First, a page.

Now I will concede that Professor Zimbardo’s experiment did raise some interesting issues. But not the ones he thinks he did. He did find some disturbing evidence of how easily members of a group can be persuaded to act in manners they would find immoral as individuals and how quickly people can be forced into roles by their environment. But Professor Zimbardo has steadfastly maintained all along that the situations he found are specifically true of a prison environment which, as I have stated, I think is unsupported by the facts he himself has presented.

Professor Zimbardo created a environment that had little resemblance to an actual prison environment. He then assigned random people to roles who had little resemblance to the people who filled these roles in the real world. He could just as easily assigned his students the roles of “management” and “labor”, “teachers” and “students”, “black people” and “white people” as he did the roles of “guards” and “prisoners”. In which case he could have used the same experiment to produce the same results and said he had made discoveries about economics, academics, or race relations. Professor Zimbardo failed to realize his conclusions were only as valid as his flawed model.

There have been some good replies and cites so far. I can add a few extra grace notes.

In the 1970s, when ‘paranormal’ research took off in a big way, some proponents of the psychic powers hypothesis were curious about the way that successful demonstrations of psychic ability under scientifically controlled conditions seemed difficult to obtain. One suggestion was that if the person conducting the experiment was either overtly skeptical, or (in some variants) neutral and therefore not supportive, then this could inhibit or block the operation of psychic forces. This idea was mooted in all seriousness by some commentators on the psychic research scene, and it’s an idea which gained some currency among believers. Terms like ‘the experimenter effect’ were coined to refer to this thesis. To researchers and people with other points of view, this argument sounded like a lame excuse for the fact that psychic powers were moonshine.

As others (in this thread) have stated, there is no doubt that scientists and researchers can introduce bias into their findings, based on their own personal beliefs. Some have done this quite knowlingly, and there are many books on the history of fraudulent science (some, but not all, of it pertaining to the paranormal). Many more have done this unwittingly. They are essentially good scientists, but nonetheless their personal beliefs lead them to design experiments in certain ways, or interpret the data in certain ways, which leads to a biased result. In other words, scientists are only human, and though they may be trained to try and design and conduct experiments in a wholly impartial way, they sometimes fail.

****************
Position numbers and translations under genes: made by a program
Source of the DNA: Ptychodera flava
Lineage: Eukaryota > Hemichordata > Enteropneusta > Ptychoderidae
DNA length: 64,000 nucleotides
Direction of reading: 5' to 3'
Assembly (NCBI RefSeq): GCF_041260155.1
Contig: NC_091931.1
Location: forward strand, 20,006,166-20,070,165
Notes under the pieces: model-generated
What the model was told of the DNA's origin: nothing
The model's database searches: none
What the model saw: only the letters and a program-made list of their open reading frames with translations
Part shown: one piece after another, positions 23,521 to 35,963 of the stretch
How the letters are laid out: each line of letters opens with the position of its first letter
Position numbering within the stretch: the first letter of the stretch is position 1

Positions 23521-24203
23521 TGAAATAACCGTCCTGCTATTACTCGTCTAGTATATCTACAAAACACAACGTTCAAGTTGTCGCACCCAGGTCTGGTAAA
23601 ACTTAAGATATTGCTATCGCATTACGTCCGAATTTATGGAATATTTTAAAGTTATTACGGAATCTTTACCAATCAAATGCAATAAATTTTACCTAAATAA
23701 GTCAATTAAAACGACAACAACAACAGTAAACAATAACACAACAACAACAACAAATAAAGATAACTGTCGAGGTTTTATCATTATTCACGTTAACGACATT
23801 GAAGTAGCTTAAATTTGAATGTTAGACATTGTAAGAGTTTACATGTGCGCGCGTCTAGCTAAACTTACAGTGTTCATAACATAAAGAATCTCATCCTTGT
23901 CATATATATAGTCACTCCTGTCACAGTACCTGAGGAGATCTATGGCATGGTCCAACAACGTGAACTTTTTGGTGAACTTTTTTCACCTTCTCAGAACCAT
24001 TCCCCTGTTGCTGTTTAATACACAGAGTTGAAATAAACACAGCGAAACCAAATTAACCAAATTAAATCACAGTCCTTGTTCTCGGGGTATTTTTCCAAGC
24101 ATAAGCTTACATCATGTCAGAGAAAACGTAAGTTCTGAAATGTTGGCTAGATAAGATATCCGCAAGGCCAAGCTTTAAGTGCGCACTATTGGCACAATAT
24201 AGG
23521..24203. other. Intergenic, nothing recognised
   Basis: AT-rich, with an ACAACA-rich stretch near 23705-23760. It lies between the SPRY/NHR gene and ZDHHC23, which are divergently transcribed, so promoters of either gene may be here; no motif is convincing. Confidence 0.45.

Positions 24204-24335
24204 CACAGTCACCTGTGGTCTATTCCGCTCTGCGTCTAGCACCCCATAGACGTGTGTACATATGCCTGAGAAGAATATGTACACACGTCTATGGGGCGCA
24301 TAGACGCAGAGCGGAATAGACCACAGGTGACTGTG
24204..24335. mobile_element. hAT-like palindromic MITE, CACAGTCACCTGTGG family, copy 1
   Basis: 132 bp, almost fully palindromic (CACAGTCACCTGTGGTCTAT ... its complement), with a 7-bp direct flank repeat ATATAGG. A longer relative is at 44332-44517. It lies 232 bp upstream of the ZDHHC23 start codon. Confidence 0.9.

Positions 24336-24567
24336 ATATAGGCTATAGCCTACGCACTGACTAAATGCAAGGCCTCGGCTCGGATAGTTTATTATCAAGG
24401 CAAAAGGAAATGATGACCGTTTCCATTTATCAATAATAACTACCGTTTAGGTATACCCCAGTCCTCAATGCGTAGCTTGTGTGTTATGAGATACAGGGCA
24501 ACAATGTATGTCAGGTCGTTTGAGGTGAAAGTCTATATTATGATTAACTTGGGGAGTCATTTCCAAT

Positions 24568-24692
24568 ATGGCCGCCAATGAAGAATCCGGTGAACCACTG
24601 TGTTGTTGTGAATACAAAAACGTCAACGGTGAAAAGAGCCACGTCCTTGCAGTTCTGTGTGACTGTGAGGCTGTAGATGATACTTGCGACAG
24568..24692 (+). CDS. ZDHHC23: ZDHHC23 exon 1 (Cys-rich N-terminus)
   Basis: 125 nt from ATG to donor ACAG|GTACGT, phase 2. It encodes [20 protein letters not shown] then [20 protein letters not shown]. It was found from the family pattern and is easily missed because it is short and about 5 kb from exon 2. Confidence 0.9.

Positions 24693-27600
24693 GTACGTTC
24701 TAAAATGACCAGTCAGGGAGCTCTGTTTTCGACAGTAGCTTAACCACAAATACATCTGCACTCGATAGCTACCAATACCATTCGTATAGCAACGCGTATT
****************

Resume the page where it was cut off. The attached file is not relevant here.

The term ’ experimenter effect’ is sometimes also used in a euphemistic way to imply that a given scientist is simple out of his depth, or conducting research into ‘psi’ powers when he or she isn’t remotely well-qualified to do so.

So far, so good. The Wiseman / Schlitz collaboration is not about the effects mentioned in my two previous paragraphs i.e. not about fraud, bias arising from flawed human nature, or incompetence - all of which are understandable. It’s about the kind of experimenter effect the pro-psi people were going on about in the 70s.

Wiseman and Schlitz can speak for themselves, but I know Richard Wiseman and I’ve been to his research place at the University of Hertfordshire. Basically, this collaboration between him and Schlitz extends back several years. By my informal reckoning, at least 5 or 6 years and maybe longer. They have both tried conducting an IDENTICAL experiment into a particular ‘paranormal’ claim. Forgive me, I can’t remember the precise details of the claim or the experiment, but I think it had to do with simple ESP or telepathy. Anyway, the point is that the two of them, acting in good faith and striving hard to create a bona fide impartial experiment that could be replicated, came up with different results. Schlitz got results that provided a degree of support for the psi hypothesis. Wiseman got none (results were strictly in accordance with chance). Intrigued, they tried to refine their experimental protocols to make sure they themselves, and whatever beliefs they happen to hold, could not influence the outcome in any way. Same result: Schlitz got mildly positive results, Wiseman got none. I believe from my conversation with Richard Wiseman that they have gone round this ‘loop’ at least twice, and it may be more. This can be a slow process, given that they are on different sides of the Atlantic.

Within our current understanding of the way the world works, there is no good working hypothesis for what could cause this, or how a good, competent and impartial experimenter could affect the outcome of the experiment. The experimental method, as used within conventional empirical science, is (a) suppposed to render human bias irrelevant and (b) assumed to do so. It is the latter point that Wiseman and Schlitz are now investigating in a formal and controlled way.

It seems like this so-called “experimenter psi effect” could be tested easily. To be a valid test, it would have to be done double-blind. Have whatever you’re testing be setup so that the experimenter doesn’t know the correct result.

If it’s guessing shapes on cards, you can do the whole procedure with skeptics present, and with them gone, and see if the results are equivalent. But it’s key that the data be double-blind.

The biased researcher simply discards undesirable trials as “experimental error” and retries until he gets trials that square with his expectations.

Problem solved. Next!